Cynthia took her bag and walked up the sidewalk to the front of the building. A driverless forklift loaded with boxes drove by to one of the loading ports, stopping to let her cross. She did and took the steps up to the steel double doors.
An unwelcome tingling sensation made itself felt down the length of her spine. She paused with her hands on the door handle. Certainly there were better ways to dispose of her than all of this elaborate nonsense.
With that reassurance she straightened her back and pulled the door open. Inside, a tall vaulted ceiling loomed over an expanse of eisles running back for several tens of yards. Boxes of wood and polymer were stacked with little space on all levels.
"Hello, you must be Ms. Maxwell."
The sudden voice nearly shocked her into dropping the bag in her hand. She looked over to the fenced off room, within which a man rose from behind his desk. A bright smile illuminated his very dark face, disarming her.
"Yes, hello. I'm here for my interview." Her voice sounded lame and sterile. She forced a smile and continued. "You are?"
"My names Clyde. But you don't need to mind me, mam." He opened the gate that separated the fenced room from the rest of the warehouse. "If you'll just follow me I can take you to the interview room."
She followed him a short distance to the steel stairs that ran up the side of the warehouse wall to a catwalk. At the top of the catwalk the warehouse looked much smaller, with the its three lines of rising boxes running down to the now-visible end of the building.
Clyde led her down the catwalk and stopped outside of a beat up door. It swung open easily despite the considerable rust of the hinges.
"Mr. Niobius is running a little late this afternoon, mam. He'll be here shortly. If you want to make yourself comfortable." Despite the humble presentation she found the room pleasant. A solid table of some dark wood sat in front of shuttered windows. A tall bookshelf adorned one wall, opposite of a huge map of the planet. The plush of the carpet beneath her feet felt welcome after the steel and concrete of the rest of the warehouse. "If you need anything just ask, but it shouldn't be too long. Feel free to browse the selection." He indicated the shelf of books and stepped out.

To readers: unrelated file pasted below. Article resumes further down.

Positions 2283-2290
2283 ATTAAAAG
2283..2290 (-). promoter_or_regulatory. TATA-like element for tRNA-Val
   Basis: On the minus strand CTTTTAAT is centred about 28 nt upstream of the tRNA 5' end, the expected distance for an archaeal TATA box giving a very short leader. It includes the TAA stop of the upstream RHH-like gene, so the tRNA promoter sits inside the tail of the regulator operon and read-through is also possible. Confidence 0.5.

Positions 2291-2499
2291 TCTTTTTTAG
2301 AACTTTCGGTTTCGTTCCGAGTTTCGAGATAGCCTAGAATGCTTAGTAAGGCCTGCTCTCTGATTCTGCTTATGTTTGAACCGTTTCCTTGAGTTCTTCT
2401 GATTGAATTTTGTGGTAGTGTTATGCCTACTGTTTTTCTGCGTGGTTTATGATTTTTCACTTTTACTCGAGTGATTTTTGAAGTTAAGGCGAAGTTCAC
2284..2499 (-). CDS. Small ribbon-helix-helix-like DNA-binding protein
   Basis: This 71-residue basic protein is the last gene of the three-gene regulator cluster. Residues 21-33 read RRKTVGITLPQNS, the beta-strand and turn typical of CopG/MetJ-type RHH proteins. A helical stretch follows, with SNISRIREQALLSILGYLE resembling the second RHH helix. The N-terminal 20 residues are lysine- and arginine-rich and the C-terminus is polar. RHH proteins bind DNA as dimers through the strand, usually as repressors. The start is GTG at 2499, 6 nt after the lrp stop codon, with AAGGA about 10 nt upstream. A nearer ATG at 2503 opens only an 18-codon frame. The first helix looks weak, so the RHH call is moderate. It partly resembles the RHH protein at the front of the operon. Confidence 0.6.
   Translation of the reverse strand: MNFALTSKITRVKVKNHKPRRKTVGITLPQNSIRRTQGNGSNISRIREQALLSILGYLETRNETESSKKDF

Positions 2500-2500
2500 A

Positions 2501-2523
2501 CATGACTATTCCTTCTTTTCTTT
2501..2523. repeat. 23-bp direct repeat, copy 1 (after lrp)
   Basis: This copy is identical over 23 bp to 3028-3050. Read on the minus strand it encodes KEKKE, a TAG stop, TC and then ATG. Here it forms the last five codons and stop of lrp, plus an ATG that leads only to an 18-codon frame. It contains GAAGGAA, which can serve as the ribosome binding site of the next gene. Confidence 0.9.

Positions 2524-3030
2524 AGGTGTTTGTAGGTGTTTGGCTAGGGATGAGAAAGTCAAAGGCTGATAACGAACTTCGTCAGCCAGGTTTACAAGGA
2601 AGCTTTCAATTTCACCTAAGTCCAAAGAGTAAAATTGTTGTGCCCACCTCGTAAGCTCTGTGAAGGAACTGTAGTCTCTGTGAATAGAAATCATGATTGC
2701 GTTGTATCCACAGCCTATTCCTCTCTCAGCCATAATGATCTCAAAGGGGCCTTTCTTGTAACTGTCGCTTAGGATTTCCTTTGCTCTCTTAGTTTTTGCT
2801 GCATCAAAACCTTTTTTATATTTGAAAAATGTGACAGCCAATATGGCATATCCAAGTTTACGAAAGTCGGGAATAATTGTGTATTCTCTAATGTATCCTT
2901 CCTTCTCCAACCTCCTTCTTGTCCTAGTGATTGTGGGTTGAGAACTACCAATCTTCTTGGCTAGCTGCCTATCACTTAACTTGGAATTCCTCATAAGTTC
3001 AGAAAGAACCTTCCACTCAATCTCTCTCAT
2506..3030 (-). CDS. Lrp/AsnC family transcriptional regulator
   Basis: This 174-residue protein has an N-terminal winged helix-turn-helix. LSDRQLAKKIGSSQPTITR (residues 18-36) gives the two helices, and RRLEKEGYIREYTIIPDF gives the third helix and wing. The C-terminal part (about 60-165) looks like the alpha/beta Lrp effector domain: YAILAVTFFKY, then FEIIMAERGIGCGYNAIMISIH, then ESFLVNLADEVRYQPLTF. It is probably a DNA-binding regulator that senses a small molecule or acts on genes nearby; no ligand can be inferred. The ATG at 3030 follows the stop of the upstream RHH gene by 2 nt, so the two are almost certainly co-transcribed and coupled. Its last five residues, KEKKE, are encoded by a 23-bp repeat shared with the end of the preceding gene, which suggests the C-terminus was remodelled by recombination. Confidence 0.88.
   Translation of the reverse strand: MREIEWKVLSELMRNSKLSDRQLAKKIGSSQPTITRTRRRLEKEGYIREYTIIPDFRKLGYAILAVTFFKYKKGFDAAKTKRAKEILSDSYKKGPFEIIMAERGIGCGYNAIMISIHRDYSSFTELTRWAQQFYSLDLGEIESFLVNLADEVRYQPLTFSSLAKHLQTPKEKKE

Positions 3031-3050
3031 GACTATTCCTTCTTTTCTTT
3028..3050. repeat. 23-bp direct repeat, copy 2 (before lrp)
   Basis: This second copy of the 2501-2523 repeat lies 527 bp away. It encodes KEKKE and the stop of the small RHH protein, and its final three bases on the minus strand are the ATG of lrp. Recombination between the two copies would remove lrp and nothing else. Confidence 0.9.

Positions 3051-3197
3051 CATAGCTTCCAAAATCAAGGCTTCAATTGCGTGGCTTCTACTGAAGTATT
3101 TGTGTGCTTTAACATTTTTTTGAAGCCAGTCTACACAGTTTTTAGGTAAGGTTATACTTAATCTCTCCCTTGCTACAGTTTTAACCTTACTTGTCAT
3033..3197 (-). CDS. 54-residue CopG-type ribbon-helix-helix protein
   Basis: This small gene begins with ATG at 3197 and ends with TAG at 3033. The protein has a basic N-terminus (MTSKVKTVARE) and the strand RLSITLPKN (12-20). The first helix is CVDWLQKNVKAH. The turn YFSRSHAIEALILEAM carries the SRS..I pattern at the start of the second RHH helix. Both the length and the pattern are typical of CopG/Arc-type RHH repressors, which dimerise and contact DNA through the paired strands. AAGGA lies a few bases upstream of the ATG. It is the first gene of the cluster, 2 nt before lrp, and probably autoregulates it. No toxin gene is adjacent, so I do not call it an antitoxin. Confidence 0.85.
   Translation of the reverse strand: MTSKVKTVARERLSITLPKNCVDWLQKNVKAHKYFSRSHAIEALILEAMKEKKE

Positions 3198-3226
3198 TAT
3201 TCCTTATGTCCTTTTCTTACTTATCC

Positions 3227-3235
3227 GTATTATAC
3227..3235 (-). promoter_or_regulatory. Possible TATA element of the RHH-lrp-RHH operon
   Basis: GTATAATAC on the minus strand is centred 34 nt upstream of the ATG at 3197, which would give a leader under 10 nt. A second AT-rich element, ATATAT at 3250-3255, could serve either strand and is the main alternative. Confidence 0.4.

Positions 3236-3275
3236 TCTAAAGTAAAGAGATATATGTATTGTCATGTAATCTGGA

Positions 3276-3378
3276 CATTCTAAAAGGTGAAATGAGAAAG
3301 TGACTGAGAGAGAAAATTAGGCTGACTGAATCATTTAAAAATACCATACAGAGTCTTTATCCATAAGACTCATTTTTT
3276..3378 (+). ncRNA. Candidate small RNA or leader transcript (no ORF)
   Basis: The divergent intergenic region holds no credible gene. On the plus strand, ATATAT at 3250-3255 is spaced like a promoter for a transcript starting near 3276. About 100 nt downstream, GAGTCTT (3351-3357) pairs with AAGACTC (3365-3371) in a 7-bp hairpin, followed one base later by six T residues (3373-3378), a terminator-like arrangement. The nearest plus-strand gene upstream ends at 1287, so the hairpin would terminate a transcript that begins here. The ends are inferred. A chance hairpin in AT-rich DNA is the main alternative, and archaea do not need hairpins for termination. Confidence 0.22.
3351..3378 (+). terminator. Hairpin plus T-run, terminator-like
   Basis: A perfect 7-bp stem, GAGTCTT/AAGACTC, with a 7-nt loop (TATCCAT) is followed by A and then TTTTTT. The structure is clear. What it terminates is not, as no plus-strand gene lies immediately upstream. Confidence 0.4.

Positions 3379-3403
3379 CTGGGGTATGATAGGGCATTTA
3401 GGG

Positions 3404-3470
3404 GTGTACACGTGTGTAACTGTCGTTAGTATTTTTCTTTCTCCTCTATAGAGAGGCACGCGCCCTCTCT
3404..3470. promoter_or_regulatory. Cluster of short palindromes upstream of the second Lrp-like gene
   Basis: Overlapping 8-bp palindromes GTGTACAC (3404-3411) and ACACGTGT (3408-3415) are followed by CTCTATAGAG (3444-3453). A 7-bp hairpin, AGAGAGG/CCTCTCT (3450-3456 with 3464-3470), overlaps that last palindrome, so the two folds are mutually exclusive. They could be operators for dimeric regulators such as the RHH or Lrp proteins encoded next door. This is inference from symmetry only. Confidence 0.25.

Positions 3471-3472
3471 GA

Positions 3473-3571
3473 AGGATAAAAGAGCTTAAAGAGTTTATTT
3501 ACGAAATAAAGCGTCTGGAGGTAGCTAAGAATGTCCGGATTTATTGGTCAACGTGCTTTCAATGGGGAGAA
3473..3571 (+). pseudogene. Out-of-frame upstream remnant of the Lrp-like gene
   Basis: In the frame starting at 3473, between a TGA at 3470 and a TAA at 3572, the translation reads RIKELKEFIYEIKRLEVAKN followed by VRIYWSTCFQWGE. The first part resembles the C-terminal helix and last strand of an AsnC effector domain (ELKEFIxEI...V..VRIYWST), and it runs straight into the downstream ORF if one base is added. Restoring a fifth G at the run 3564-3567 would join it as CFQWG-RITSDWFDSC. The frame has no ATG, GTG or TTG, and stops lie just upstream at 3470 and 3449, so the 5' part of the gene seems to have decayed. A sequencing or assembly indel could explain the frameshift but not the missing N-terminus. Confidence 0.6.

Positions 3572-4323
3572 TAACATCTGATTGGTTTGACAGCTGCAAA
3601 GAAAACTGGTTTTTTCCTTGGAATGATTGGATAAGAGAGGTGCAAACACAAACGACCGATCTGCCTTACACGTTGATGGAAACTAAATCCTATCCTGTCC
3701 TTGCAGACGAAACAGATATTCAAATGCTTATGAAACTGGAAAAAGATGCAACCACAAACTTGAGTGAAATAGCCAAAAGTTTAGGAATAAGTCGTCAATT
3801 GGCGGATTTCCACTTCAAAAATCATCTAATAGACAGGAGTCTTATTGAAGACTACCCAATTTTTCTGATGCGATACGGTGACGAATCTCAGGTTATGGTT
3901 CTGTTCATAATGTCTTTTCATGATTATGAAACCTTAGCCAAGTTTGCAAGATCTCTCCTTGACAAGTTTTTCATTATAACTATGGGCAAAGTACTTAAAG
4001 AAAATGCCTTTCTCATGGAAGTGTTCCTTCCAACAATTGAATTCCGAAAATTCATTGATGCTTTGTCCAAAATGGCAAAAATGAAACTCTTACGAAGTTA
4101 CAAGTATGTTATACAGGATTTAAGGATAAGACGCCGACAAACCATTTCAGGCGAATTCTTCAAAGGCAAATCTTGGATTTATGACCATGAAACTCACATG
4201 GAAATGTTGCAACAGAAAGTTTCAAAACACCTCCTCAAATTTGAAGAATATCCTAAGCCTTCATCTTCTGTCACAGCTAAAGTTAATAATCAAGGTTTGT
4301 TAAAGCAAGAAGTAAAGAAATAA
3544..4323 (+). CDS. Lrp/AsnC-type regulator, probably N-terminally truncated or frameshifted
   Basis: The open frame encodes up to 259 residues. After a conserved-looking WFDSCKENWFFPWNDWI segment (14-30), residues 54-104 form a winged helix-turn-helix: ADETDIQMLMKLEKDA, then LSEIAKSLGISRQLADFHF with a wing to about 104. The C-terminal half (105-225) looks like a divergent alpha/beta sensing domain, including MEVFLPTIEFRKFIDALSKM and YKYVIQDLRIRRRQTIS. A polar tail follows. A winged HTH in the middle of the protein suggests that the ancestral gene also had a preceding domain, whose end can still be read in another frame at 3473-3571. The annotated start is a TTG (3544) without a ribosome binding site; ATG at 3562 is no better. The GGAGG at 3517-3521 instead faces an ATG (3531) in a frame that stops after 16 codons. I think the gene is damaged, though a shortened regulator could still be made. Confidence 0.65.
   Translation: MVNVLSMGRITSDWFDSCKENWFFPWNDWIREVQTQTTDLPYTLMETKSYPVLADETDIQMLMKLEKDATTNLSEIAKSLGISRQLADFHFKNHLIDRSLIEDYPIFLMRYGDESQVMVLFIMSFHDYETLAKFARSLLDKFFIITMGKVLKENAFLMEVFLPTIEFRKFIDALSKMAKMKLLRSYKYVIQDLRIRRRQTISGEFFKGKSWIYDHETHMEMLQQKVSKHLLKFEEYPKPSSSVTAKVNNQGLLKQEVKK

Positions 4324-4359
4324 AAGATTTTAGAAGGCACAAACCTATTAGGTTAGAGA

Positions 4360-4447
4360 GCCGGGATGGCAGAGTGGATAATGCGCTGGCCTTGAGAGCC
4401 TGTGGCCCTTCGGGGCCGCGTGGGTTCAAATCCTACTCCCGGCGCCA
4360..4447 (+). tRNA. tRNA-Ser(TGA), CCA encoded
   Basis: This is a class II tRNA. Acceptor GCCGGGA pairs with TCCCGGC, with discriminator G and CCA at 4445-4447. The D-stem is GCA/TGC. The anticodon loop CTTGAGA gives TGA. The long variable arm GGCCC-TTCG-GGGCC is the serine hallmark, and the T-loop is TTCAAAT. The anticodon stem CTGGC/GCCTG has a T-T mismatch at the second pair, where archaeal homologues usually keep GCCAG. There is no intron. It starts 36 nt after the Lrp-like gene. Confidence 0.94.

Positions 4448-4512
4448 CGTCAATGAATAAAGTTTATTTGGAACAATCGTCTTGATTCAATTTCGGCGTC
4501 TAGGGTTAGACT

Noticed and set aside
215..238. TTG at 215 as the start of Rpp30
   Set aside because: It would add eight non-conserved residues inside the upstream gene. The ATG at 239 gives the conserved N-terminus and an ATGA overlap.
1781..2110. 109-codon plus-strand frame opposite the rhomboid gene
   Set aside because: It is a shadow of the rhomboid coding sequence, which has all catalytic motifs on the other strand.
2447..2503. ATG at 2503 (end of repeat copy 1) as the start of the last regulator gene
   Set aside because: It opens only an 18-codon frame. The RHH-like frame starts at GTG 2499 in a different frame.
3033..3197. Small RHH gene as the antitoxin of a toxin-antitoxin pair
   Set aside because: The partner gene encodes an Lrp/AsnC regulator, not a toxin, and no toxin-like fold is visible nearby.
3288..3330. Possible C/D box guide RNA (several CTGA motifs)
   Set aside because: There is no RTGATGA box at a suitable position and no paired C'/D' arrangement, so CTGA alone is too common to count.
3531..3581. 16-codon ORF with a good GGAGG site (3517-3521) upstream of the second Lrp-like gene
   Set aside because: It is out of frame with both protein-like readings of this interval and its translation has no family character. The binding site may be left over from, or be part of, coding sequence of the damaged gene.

She set her bag down beside the chair opposite of the business end of the desk. Not wanting to sit for an unknown amount of time with her back to the door she took up Clyde's offer and started perusing.
Most of the selection she found unfamiliar. Many of the magazines were interplanetary or from far off planets, and several of the books were hard in engineering and the sciences. There was little in the way of fiction, mainly leather bound versions of Earth era classics. A large section that seemed out of place devoted itself to organized volumes of studies in the social sciences. It was one such volume that caught her attention.
The sound of footsteps approaching on steel stayed her hand. The door opened and a man entered quickly, his head down and hand brushing the dark stubble of his chin. He looked up, for a moment almost seeming surprised at her presence there.
"Hey." He paused next to her and looked at the shelf. "That is an interesting one. He reached for the shelf, brushing past her lightly to take the volume from the shelf. "Please, have a seat, Ms. Maxwell" He beckoned to the chair and pulled it back from the desk.
"Thank you. And please, call me Cynthia." She sat down, smoothing out her pants as he took the chair opposite of her.
He leaned back in his chair and closed his eyes, placing the book on the desk and drumming his fingers on it with a sporadic rhythm.